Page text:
Good times?

Louis Proyect lnp3 at SPAMpanix.com
Tue Dec 14 08:35:49 MST 1999



The Atlantic Monthly (http://www.theatlantic.com)

Is this the best economy in years? It depends on whom you ask, and where in
the world they live

by Jack Beatty

December 8, 1999

It's not every day that you get an audience with a multi-millionaire. My
chance came earlier this year, in San Francisco. My millionaire was Ann
Winblad, a venture capitalist who has backed many successful high-tech
start-ups. In our brief interview she noted in passing that today's economy
was the best in her lifetime. How's that, I did not have the brass to ask,
for I could hardly bandy words about the economy with someone whose
sagacity on the subject has been so lucratively vindicated. Still, her
lifetime straddles the 1960s, a decade when the median family income rose
41 percent and nearly 40 percent of American workers belonged to unions. By
dismal contrast, since 1973 the median income has barely risen 7 percent,
with nearly all the cream going to the richest 20 percent, and union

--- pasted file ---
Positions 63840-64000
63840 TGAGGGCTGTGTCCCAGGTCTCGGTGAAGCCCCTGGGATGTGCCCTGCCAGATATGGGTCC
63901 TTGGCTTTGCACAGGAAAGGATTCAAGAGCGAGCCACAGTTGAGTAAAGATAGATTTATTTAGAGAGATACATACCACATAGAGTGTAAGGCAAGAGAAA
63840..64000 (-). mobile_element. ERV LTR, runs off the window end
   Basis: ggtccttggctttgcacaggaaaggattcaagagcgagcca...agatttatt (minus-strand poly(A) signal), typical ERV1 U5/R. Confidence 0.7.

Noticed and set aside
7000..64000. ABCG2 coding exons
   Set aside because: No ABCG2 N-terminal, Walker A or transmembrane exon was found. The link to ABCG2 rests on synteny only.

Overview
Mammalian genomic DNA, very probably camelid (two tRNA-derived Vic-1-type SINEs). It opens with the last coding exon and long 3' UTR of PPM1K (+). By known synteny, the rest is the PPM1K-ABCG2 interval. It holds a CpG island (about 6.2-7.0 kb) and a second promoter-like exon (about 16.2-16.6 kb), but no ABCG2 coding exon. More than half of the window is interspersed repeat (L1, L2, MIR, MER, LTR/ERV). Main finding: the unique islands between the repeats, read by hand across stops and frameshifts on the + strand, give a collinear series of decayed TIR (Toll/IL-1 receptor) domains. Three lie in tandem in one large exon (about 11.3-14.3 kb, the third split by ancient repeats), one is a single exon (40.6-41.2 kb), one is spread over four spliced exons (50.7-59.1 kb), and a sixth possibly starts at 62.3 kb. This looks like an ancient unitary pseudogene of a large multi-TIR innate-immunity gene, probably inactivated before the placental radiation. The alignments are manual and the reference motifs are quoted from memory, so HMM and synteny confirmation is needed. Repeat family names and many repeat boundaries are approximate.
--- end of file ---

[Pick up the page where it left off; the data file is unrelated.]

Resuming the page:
membership is down to 10 percent of private-sector workers. How could this
economy be better than the 1960s'?

But of course there are two economies: the first is the money economy
described in the business pages of newspapers and magazines, which is
booming; and the second is the existential economy of daily life, which is
not. When opining on the state of the economy, journalists often mistake
the propaganda of prosperity for the real thing.

A recent report documents a poignant gap between the expectations of young
workers and the reality of the second economy. "High Hopes, Little Trust: A
Study of Young Workers and Their Ups and Downs in the New Economy" was
commissioned by the AFL-CIO and conducted by Peter D. Hart Associates, a
respected polling organization, which interviewed 752 workers between the
ages of eighteen and thirty-four and 401 workers older than thirty-five --
a statistical sample representing opinion nationwide. Among the findings:

--Young workers see two different sets of criteria for judging the two
economies -- theirs and the media's. Fifty-three percent of them name the
standard of living as their number one measure, 41 percent the availability